The LHA is not just collecting, though. They are collecting according to standards established by the community and transparently displayed on their website. There are many archivists and scholars calling for transparency because they recognize that archiving is always informed by a point of view and that it is better to be honest about what point of view we are working from. 2

This practice of transparency recognizes the inherently political nature of galleries and archives. For the LHA these standards inform what they collect: they take all objects (posters, buttons, unpublished papers, art work, etc.) from everyone who identifies as a lesbian. Things like buttons, which might not be considered worthy of a traditional gallery or museum space, are valued here. These smaller more day-to-day objects are called ephemera. 

By collecting such a wide range of objects from a wide range of people the LHA is recognizing and preserving the diversity and intersectionality of lesbian lives.

These community standards also affect who sees the collections and how they see them. Often when we go into an archive – like the local University of Victoria (UVic) special collections or internationally popularized archives like the British Library – we need to know exactly what we are looking for, know how to sign it out, bring ID, and then wait while the librarian disappears into the back to get the object we requested. There are security reasons for this, apparently, but it also creates a lot of barriers. We need ID first of all, but we also require a pre-existing knowledge of what is in the collection. This also means we do not get to see how the objects are stored or how other objects are organized around them.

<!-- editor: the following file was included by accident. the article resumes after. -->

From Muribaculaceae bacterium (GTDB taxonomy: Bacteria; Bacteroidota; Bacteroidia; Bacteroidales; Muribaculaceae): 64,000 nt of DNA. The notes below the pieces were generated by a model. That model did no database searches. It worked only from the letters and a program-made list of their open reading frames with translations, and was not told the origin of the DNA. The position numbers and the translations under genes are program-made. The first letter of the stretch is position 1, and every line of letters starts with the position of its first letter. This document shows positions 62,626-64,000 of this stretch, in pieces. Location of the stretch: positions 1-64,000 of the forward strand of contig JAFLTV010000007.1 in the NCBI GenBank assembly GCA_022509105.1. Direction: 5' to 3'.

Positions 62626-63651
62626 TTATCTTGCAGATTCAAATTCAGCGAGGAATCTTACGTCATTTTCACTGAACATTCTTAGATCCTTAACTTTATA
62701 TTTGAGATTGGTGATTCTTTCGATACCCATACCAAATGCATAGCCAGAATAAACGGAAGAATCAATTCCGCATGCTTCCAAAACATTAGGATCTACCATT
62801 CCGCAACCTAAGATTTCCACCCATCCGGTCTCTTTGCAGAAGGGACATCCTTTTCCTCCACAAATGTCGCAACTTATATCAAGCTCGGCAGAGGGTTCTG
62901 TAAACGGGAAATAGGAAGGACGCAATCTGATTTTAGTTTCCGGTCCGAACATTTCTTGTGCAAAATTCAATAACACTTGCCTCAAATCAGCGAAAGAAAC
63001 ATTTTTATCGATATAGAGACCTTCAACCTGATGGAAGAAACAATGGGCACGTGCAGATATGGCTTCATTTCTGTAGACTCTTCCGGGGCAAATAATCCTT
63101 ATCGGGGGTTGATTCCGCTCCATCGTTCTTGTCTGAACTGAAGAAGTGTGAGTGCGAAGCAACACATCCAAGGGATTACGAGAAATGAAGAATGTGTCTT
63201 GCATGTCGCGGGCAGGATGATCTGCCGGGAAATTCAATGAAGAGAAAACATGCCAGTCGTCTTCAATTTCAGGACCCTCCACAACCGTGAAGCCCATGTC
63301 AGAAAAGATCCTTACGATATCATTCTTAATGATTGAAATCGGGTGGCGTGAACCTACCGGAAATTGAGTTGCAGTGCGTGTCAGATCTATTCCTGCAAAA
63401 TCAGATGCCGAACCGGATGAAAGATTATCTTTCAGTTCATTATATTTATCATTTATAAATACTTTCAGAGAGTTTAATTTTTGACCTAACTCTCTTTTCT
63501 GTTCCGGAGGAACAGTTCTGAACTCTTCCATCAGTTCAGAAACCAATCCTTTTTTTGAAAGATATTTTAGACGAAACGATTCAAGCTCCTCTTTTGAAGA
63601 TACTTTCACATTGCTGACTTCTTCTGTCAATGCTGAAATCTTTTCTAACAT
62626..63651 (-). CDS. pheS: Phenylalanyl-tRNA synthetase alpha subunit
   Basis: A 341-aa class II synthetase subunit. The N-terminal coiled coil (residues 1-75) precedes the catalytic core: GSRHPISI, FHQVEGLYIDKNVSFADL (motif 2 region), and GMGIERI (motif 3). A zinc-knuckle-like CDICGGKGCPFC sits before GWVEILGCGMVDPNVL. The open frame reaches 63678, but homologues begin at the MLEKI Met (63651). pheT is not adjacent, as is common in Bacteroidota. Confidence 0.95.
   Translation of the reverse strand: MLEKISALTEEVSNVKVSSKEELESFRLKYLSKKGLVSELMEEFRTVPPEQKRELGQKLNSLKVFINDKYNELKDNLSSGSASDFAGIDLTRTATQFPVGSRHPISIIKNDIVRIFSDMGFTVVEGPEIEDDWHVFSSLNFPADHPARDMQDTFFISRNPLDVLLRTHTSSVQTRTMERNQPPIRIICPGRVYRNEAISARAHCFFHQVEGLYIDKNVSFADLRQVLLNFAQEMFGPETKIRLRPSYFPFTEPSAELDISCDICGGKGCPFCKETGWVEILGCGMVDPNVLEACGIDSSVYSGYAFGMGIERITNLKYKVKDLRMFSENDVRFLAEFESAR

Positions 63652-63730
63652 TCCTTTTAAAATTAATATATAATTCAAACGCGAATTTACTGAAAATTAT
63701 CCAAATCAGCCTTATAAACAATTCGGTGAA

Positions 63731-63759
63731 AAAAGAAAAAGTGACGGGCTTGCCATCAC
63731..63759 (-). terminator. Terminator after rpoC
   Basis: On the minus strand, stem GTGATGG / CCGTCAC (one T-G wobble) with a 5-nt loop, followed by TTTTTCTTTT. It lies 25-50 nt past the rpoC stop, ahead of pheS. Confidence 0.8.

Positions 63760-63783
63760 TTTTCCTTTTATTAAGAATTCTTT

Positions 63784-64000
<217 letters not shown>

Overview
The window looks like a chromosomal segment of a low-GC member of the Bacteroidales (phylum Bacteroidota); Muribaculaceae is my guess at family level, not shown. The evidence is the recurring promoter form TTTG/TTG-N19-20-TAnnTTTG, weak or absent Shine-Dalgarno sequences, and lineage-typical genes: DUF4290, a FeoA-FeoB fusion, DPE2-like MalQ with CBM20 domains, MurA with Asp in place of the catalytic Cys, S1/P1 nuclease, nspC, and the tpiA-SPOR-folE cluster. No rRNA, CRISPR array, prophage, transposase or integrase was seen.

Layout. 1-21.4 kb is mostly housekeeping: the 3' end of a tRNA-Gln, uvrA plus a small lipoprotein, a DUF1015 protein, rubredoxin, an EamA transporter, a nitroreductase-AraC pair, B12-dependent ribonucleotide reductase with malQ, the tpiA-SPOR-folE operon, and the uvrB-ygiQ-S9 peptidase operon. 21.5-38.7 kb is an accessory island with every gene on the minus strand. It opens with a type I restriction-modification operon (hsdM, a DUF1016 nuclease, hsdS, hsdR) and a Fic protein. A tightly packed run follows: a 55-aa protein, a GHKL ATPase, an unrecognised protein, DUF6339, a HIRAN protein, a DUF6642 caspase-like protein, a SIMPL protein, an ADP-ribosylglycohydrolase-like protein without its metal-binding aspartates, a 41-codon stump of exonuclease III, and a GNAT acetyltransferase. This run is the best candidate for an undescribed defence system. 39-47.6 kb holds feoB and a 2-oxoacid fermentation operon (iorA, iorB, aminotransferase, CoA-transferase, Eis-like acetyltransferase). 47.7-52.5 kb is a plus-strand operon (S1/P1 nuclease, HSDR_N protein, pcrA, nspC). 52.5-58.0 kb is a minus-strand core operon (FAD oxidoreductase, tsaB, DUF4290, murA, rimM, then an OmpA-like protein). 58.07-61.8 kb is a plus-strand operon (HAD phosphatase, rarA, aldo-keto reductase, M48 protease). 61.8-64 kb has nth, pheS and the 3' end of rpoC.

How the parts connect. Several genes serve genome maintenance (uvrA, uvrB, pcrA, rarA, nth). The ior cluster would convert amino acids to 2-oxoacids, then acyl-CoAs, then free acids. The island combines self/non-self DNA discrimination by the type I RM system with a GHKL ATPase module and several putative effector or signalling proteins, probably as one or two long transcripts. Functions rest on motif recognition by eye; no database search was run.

This is not the system at the LHA. To ensure accessibility and transparency the LHA operates with an open-stacks system. Anyone can come in and browse the collection at their leisure. There is no rush. Everyone can dwell, explore, and connect to their history.